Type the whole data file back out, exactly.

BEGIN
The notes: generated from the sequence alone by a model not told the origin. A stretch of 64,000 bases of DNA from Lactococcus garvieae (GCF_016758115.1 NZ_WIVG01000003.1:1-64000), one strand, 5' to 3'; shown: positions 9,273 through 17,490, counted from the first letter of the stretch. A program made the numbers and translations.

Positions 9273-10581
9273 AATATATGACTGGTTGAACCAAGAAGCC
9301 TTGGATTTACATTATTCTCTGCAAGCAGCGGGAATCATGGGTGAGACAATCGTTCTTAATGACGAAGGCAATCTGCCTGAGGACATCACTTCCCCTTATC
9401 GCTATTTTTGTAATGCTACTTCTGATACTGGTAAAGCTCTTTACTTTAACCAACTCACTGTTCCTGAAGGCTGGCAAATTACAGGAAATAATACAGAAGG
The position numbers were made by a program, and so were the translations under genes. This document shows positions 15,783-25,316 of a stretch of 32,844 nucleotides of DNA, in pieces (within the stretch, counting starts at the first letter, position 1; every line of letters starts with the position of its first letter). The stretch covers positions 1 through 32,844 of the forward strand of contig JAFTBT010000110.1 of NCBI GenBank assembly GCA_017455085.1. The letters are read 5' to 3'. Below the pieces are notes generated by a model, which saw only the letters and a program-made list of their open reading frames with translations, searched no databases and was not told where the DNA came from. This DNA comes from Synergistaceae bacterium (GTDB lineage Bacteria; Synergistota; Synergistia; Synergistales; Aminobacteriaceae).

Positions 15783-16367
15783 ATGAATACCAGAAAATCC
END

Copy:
The notes: generated from the sequence alone by a model not told the origin. A stretch of 64,000 bases of DNA from Lactococcus garvieae (GCF_016758115.1 NZ_WIVG01000003.1:1-64000), one strand, 5' to 3'; shown: positions 9,273 through 17,490, counted from the first letter of the stretch. A program made the numbers and translations.

Positions 9273-10581
9273 AATATATGACTGGTTGAACCAAGAAGCC
9301 TTGGATTTACATTATTCTCTGCAAGCAGCGGGAATCATGGGTGAGACAATCGTTCTTAATGACGAAGGCAATCTGCCTGAGGACATCACTTCCCCTTATC
9401 GCTATTTTTGTAATGCTACTTCTGATACTGGTAAAGCTCTTTACTTTAACCAACTCACTGTTCCTGAAGGCTGGCAAATTACAGGAAATAATACAGAAGG
The position numbers were made by a program, and so were the translations under genes. This document shows positions 15,783-25,316 of a stretch of 32,844 nucleotides of DNA, in pieces (within the stretch, counting starts at the first letter, position 1; every line of letters starts with the position of its first letter). The stretch covers positions 1 through 32,844 of the forward strand of contig JAFTBT010000110.1 of NCBI GenBank assembly GCA_017455085.1. The letters are read 5' to 3'. Below the pieces are notes generated by a model, which saw only the letters and a program-made list of their open reading frames with translations, searched no databases and was not told where the DNA came from. This DNA comes from Synergistaceae bacterium (GTDB lineage Bacteria; Synergistota; Synergistia; Synergistales; Aminobacteriaceae).

Positions 15783-16367
15783 ATGAATACCAGAAAATCC